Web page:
Written and Directed by
Ron Davis and Stewart Halpern
Premiered January 19, 2008 at the Slamdance Film Festival
Review by Jack Clark
July 17, 2015.
Pageant is a 2008 documentary produced by Ron Davis and Stewart Halpern that follows a handful of hopeful contestants as they compete for the title of Miss Gay America.
Established in 1972 and held yearly in Nashville, TN, the Miss Gay America pageant, “Where Boys are Boys and Female Impersonation is an Art!,” is the longest-running drag pageant in America.
This classic documentary presents many of the contestants of the 34th annual competition though interviews both on the scene and in their homes. Partners both on and off the stage are introduced, including the performer’s families, painting a well-rounded image of the motivations and challenges faced in competition.
We also see some of the backstage drama usually not visible to the public, such as the “Masculine Interview” (an out-of-drag panel interview required of each contestant), flippant words of shade or encouragement, and emergency wardrobe repairs.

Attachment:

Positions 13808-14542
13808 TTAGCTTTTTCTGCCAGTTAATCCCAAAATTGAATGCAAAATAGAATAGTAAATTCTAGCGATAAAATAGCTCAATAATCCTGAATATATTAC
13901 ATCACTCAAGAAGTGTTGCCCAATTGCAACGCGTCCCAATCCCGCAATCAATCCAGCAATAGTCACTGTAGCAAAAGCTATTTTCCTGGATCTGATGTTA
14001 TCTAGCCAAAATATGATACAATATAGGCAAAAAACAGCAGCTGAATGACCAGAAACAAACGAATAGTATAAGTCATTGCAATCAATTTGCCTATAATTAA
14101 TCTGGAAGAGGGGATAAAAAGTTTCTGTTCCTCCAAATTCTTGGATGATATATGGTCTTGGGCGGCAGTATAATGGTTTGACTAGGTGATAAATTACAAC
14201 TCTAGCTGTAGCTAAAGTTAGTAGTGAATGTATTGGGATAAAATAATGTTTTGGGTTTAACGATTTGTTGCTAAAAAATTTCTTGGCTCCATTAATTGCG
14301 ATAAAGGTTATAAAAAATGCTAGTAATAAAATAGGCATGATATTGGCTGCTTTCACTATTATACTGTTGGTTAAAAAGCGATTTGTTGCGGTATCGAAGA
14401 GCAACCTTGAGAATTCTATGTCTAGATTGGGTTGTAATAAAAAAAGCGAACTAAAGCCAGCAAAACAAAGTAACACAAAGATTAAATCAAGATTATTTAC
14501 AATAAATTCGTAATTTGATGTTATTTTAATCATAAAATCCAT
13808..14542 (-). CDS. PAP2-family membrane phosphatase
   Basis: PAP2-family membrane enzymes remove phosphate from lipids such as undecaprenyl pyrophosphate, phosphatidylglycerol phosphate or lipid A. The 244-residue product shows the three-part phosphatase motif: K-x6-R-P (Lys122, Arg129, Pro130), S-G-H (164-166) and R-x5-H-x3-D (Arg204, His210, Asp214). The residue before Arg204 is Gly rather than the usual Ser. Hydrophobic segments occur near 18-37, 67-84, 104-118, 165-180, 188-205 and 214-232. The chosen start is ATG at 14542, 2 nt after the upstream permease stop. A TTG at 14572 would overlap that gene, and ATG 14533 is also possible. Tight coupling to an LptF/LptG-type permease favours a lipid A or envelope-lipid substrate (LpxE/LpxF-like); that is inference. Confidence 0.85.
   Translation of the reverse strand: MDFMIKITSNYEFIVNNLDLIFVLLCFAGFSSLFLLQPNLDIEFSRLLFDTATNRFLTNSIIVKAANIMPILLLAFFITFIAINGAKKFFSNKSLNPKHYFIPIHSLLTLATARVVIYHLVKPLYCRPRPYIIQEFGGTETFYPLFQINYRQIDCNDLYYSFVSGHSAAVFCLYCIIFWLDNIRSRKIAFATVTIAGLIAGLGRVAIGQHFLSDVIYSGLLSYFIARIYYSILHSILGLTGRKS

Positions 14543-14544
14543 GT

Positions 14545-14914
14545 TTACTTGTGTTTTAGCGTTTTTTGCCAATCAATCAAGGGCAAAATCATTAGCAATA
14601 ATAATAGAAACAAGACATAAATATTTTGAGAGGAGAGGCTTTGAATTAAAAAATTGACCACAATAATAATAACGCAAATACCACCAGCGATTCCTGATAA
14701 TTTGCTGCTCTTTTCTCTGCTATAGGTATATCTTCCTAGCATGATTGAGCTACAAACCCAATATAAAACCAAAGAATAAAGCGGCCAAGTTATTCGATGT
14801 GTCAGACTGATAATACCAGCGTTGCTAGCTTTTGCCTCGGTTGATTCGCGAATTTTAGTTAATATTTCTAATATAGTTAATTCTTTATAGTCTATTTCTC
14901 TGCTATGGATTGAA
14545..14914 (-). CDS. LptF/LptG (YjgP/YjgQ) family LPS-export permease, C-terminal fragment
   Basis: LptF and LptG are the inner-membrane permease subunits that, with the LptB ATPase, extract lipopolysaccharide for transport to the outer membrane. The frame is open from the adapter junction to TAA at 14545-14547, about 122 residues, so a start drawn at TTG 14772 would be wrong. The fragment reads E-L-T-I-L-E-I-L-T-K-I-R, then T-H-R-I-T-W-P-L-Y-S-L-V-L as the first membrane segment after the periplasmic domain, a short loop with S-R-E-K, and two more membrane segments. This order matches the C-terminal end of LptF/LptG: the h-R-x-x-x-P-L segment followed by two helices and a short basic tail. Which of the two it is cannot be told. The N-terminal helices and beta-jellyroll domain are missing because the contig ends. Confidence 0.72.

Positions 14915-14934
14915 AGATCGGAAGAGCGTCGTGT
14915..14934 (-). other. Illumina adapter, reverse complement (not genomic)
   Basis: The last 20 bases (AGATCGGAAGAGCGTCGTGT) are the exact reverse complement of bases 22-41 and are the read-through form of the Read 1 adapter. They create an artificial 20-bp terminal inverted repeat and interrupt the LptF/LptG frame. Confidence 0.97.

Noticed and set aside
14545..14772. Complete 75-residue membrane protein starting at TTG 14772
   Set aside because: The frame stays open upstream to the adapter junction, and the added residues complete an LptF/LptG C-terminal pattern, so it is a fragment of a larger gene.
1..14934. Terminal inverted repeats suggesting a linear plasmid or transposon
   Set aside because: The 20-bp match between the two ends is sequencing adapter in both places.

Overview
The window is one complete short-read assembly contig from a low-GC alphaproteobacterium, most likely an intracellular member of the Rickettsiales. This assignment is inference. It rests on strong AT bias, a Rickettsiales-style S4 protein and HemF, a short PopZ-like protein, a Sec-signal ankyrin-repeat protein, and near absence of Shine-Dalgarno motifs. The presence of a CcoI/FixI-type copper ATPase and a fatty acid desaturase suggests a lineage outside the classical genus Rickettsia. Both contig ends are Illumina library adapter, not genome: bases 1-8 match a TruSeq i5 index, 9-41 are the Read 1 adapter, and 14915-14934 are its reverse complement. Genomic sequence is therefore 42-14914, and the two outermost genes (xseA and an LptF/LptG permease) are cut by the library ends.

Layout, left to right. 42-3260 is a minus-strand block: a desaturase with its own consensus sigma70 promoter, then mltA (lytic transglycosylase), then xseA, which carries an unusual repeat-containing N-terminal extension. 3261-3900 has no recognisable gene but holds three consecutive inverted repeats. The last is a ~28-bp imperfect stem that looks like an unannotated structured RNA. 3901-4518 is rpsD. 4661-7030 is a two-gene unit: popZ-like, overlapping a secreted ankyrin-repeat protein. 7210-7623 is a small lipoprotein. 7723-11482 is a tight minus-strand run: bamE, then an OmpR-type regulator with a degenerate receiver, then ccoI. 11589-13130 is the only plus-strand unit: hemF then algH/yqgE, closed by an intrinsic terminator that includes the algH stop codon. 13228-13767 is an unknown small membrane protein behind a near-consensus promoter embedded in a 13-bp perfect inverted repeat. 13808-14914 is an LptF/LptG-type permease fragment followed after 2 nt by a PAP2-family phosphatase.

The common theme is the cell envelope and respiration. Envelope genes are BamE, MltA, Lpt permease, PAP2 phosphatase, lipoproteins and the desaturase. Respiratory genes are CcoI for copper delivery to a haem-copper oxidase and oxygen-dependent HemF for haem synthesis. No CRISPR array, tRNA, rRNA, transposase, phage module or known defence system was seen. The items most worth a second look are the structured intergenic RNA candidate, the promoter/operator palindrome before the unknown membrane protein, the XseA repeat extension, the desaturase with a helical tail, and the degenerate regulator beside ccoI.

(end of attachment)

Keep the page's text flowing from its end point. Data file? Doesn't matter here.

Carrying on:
Particular stories elaborated include Victoria De Paula, Alina Maletti, and Victoria “Pork Chop” DePaula. Other backstories are also explored, from why they wanted to do drag in the first place to what their plans would be if they were to win. By the end of the film, it is easy to pick out a favorite and cheer them on.
The pacing of this film preserves the suspense—who will take the crown? And, running a little over 90 minutes, it’s the perfect length for a weekend viewing with friends.
Pageant has won numerous awards including Best Documentary at ten different LGBT film festivals from all across the country. You can count on this film to become an enduring classic.
Whether you are a drag queen yourself or just a fan of the art, Pageant is a fun, informative look at what it means to become Miss Gay America.
©2015 by Jack Clark.
This review has also been published by Out In Jersey.